Thursday, February 23, 2006

And Ulysses S. Grant helped preserve our young nation’s very existence by vanquishing the Confederacy while drinking enough whiskey to...

While doing some research on President Grant yesterday, I came across this quote from Modern Drunkard Magazine:

And Ulysses S. Grant helped preserve our young nation’s very existence by vanquishing the Confederacy while drinking enough whiskey to flood the Potomac.

I knew that Grant had a drinking problem. However, was he really that much of a drunk during the Civil War?

The same magazine also noted this:

A perpetually loaded General Ulysses S. Grant saves the Union from destruction. President Lincoln, when informed that General Grant preferred to guzzle whiskey while leading the troops, replies, "Find out the name of the brand so I can give it to my other generals."

I realize that Modern Drunkard Magazine is not a good source for accurate facts but can anyone recommend any good sources for Grant and his drinking during the Civil War? A quick search at the library here turned up very little.


Jennie W said...

Shelby Foote, The Civil War, vol. -2, pg. 117: "The evidence is conflicting. Some said the general never touched a drop, others declared that he was seldom sober; while still others had him pegged as a spree drinker." There are quotes and evidence around it that go both ways. But that's a good place to get both sides of the story. So it sounds like you could go either way depending on the evidence you used - hence Modern Drunkard probably just uses the bad.

I have always heard that he was worst when Julia wasn't around and if she was around, he didn't drink. "It was widely believed that her husband, especially during his career as a soldier, was much too fond of whiskey, and that the cure consisted of bring Mrs. Grant to camp; in her presence, it was held, he instantly became a teetotaler." (introduction to the memoiors of Julia Grant which was written by Bruce Catton, pg. 1) Julia Grant actually was in his various camps regularly, so he was probably only at his worst if she hadn't been there in awhile.

Michael said...


Thanks for the citations and quotes. I do find this useful.

Since the evidence is split, I have to assume there was some drinking going on by Grant during the Civil War. How much though...

In Ulysses S. Grant: The Unlikely Hero by Michael Korda there is a convincing argument made that drinking destroyed Grant's pre-Civil War military career. As drinking problems rarely go away completely, and there was no AA then, it is likely that the drinking continued during the war.

And if you send thousands of men to their death for the greater good, would Grant have felt the need to get comfort from the bottle? Probably.

"hence Modern Drunkard probably just uses the bad."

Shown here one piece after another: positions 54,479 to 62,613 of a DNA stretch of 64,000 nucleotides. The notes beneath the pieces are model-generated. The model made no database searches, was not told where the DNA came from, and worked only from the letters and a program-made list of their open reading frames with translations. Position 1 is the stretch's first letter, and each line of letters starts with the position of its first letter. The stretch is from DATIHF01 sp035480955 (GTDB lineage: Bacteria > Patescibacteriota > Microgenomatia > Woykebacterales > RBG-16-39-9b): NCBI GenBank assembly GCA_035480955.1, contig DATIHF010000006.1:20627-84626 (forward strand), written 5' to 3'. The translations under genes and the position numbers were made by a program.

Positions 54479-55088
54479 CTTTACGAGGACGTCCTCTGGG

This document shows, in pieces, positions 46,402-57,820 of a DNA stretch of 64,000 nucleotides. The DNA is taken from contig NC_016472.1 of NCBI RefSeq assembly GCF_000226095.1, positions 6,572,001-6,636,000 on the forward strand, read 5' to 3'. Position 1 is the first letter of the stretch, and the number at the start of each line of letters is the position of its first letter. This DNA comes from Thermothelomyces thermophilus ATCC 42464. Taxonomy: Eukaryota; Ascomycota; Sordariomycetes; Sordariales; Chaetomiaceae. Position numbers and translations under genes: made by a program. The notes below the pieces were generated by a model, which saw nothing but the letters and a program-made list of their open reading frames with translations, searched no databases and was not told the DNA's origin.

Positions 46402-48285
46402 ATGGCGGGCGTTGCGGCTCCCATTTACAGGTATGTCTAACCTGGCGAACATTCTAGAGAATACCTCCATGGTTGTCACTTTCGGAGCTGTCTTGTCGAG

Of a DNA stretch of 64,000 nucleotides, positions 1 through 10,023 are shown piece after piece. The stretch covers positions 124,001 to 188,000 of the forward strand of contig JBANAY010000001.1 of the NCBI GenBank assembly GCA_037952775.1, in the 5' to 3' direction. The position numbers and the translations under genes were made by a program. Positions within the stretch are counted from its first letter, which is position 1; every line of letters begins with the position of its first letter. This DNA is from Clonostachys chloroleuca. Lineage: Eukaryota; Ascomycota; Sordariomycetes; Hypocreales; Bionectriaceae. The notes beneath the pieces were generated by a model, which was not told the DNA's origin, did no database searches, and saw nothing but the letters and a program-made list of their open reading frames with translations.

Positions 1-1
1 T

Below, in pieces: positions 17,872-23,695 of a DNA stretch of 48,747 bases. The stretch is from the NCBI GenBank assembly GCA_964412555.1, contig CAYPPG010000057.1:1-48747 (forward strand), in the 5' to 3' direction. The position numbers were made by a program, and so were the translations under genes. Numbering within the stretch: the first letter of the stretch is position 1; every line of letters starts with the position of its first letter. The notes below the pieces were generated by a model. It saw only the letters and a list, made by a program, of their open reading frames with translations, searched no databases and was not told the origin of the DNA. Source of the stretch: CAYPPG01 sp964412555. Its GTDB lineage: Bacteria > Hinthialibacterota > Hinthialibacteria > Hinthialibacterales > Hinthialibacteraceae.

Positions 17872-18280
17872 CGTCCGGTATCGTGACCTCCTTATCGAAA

I agree there!

Thanks again for the information.

brdirck said...

Take a look at McFeely's bio of Grant. If memory serves, McFeely argues that there is little hard evidence that Grant drank much at all during the war

Life is a series of projects said...

After examining a large portion of the historical notes on the subject, the prudent approach would be to admit that Grant drank. One can point to two points in time in particular where trying to portray Grant as innocent stretches credulity.

The first was the period of time during which Grant 'voluntarily' resigned his commission. The second is the infamous "Yazoo River Bender".

Grant's reputation was attacked from all sides, and alcohol was the convenient excuse. Many southern sympathizing newspaper editors and reporters all over the country wrote scathing articles attacking Grant with charges of alcoholism drinking and every other foul charge they could dream up. Grant was also attacked by many in political circles who attacked Grant in hopes of further the careers of their own proteges in an attempt to further their own careers. In a lot of ways this actually worked in his favor in that the subject of whether or not Grant had a drinking problem kept his detractors from fabricating other charges which might have harmed him much worse.

By definition, Grant was definitely not an alcoholic. There is plenty of evidence that he was in no way addicted, and would spend months and years at a time without touching a drop. The fact that Grant was never seen drinking during times of crisis or when he was actively working speaks volumes about his approach to alcohol.

Outside of 'social drinking' which Grant did sparsely and rarely to excess, he would turn to the bottle for extended periods when he was either extremely lonely (as as the case in California) or when the situation allowed him a bit of downtime for relaxation and he could "take a vacation for a bit to party and unwind from all fo the stress" as seemed to be the case during the "Yazoo River" incident.

That Grant was a military genius is certain. That he posessed an ability to boiled down complicated situations to their essence and draw out startlingly accurate conclusions also sets him apart. Despite these traits Grant can also be accurately described as a common man, average in almost all ways for his time and society. His drinking can certainly be described in these terms as well.